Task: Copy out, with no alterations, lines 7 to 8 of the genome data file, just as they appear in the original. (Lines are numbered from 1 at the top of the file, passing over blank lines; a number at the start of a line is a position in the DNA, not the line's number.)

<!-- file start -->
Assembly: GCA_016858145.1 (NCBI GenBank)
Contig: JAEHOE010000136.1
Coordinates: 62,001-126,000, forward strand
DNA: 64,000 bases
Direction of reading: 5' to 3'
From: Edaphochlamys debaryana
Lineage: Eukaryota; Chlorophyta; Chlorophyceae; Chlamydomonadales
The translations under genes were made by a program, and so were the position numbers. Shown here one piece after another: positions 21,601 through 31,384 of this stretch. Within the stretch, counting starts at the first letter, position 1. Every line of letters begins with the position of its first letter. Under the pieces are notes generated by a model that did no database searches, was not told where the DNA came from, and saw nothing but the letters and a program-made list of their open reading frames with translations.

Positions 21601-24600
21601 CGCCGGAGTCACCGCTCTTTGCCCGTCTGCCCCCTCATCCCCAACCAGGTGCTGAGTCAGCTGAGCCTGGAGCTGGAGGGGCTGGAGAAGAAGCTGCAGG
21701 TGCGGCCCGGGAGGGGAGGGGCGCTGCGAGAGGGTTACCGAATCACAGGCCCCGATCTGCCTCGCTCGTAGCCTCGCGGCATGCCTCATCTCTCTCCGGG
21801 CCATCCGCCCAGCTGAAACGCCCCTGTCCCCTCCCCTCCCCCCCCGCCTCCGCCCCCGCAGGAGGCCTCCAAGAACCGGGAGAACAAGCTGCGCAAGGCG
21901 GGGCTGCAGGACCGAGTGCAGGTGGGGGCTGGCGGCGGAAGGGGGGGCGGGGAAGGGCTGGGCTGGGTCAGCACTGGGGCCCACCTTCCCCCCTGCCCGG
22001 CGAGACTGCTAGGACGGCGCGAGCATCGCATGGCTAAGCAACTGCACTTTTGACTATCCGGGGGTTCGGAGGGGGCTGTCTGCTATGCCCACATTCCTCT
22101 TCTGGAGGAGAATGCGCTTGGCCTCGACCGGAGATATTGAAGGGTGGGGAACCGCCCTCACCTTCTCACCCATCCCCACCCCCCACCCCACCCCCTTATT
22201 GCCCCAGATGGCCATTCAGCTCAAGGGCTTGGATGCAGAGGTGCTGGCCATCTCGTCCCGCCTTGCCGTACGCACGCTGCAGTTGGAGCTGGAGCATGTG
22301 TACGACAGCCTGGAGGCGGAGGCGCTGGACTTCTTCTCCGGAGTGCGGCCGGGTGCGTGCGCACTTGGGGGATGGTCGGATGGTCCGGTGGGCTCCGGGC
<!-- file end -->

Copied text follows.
Lineage: Eukaryota; Chlorophyta; Chlorophyceae; Chlamydomonadales
The translations under genes were made by a program, and so were the position numbers. Shown here one piece after another: positions 21,601 through 31,384 of this stretch. Within the stretch, counting starts at the first letter, position 1. Every line of letters begins with the position of its first letter. Under the pieces are notes generated by a model that did no database searches, was not told where the DNA came from, and saw nothing but the letters and a program-made list of their open reading frames with translations.